Home Lifestyle Best Sony Headphones for 2024

Best Sony Headphones for 2024


$348 at Amazon

Image of Sony WH-1000XM5

Best new noise-canceling headphones

Sony WH-1000XM5

View details

$100 at Amazon

Sony WF-1000XM4

Best noise-canceling Sony earbuds

Sony WF-1000XM4

View details

$150 at Amazon

Image of Sony CH-720N

Best Sony WH-1000XM5 alternative for less

Sony CH-720N

View details

$198 at Amazon

Image of Sony LinkBuds S

Compact noise-canceling buds with big sound

Sony LinkBuds S

View details

$278 at Amazon

Image of Sony WH-1000XM4 Image of Sony WH-1000XM4

Still a favorite ANC headphone

Sony WH-1000XM4

View details

$185 at Amazon

Sony WH-XB910N headphones Sony WH-XB910N headphones

Best Sony Extra Bass noise-canceling headphone

Sony WH-XB910N

View details

$100 at Amazon

river-sonymdr-75063023624703.jpg river-sonymdr-75063023624703.jpg

Oldie but goodie wired headphones

Sony MDR-7506

View details

$10 at Amazon

sony-mdr-zx110.png sony-mdr-zx110.png

Best budget Sony wired headphones

Sony MDR-ZX110

View details

When it comes to a good set of headphones with high sound quality, Sony makes fantastic options. The finest Sony headphones include over-ear ‘phones as well as earbuds, and they’re overall some of the best wireless headphones on the market. You’ll find a variety of wireless and wired options, from top-of-the-line choices with features that cancel noise and offer hi res audio performance to budget headphones and earbuds, but the WH-1000XM5 model is the best set of Sony headphones right now.

I’ve tested all the Sony models on this list and I’ll update it with new Sony headphones and earbuds as they hit the market. The latest additions are the new CH-720N noise-canceling headphones and the budget CH-520 on-ear headphones. 

Read more: Best Wireless Earbuds for 2024

When you have a product that a lot of people love, change can be risky. Such is the case for Sony’s WH-1000XM5, the fifth generation of the 1000X series headphones, first released in 2016 as the MDR-1000X Wireless and have become increasingly popular as they’ve improved with each generation. Over the years Sony has made some tweaks to the design, but nothing as dramatic as what it’s done with the WH-1000XM5. Other than the higher $400 price tag ($50 more than the WH-1000XM4), most of those changes are good, and Sony’s made some dramatic improvements with performance during phone calls, as well as even better noise canceling and more refined sound quality.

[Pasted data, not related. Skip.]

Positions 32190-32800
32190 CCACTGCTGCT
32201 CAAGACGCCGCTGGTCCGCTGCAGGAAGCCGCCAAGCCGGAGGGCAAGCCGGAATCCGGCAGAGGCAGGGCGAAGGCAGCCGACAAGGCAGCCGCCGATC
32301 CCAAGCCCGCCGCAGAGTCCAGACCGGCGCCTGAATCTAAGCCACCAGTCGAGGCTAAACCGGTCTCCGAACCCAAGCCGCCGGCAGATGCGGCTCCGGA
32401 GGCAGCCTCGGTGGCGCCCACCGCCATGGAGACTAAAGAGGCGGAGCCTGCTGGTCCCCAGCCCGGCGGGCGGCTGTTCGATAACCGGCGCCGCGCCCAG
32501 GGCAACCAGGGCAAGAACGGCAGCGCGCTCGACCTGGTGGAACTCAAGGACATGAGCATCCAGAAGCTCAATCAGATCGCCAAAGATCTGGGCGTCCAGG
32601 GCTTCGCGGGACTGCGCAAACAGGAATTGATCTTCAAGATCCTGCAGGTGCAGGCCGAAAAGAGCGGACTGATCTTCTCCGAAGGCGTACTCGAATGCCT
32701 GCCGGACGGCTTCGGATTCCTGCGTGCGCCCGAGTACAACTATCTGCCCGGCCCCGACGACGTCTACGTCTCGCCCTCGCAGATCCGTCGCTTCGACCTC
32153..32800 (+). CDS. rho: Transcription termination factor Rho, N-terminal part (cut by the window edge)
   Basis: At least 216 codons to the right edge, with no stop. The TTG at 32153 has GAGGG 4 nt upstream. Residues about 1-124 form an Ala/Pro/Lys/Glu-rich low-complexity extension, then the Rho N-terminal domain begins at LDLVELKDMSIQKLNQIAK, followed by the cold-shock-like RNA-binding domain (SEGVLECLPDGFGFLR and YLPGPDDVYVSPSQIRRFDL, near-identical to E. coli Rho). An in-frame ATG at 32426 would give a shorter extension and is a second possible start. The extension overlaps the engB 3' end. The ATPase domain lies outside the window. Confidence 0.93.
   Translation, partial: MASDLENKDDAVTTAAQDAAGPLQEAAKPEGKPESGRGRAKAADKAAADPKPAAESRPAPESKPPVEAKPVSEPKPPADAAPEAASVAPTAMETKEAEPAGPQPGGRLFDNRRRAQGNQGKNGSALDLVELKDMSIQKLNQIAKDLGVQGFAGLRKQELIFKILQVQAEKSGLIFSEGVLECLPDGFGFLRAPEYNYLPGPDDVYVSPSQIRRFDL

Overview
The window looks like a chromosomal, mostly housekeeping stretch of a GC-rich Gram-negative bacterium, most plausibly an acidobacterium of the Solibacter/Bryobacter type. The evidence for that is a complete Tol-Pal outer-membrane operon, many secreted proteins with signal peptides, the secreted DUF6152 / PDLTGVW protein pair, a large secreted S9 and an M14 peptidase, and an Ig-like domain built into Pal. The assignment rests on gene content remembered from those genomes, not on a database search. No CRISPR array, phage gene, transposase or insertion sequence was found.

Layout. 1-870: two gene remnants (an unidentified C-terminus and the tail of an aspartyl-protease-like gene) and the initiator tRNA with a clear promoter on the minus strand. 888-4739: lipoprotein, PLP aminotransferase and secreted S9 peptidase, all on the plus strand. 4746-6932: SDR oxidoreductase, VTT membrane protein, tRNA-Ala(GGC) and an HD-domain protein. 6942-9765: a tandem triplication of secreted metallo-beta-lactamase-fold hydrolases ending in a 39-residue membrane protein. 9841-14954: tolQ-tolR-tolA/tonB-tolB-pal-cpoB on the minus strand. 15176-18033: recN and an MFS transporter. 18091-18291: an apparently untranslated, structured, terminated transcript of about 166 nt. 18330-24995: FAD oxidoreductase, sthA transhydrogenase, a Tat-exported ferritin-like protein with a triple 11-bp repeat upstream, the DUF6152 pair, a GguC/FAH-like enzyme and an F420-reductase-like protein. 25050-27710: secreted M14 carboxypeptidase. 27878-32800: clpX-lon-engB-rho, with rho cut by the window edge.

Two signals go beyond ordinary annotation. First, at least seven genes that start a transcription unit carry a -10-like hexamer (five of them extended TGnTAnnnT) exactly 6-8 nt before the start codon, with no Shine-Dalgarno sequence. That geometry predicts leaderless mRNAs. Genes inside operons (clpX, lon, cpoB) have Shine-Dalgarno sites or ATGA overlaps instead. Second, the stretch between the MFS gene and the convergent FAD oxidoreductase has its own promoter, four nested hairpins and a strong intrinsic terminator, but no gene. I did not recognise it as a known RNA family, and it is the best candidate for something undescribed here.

No earbuds are perfect, and not everybody will love the fit of the Sony WF-1000XM4 buds or be able to afford their high price (MSRP $278). If you’re looking for earbuds with great sound quality, excellent noise canceling, solid voice-calling capabilities and good battery life, these buds check all the boxes. There’s even an ambient sound mode available in case you don’t want to totally cut out the background noise. Unlike the earlier WF-1000XM3, these are water-resistant with an IPX4 splash-proof rating.

Sony’s improved entry-level noise-canceling headphones, the CH-720Ns, have a bit of a plastic, budget vibe, but they’re lightweight and comfortable. Part of me was expecting them to sound mediocre, but I was pleasantly surprised. No, they don’t sound as good as the WH-1000XM5s. But the sound quality is more premium than the headphones look (and feel), and their overall performance is a nice step up from their predecessor, the CH-710Ns. Are they worth the price tag? Maybe — or maybe not. But the good news is that, like the CH-710N and WH-XB910 before them, these should see some nice discounts in the not-so-distant future, which is what you may want to wait for.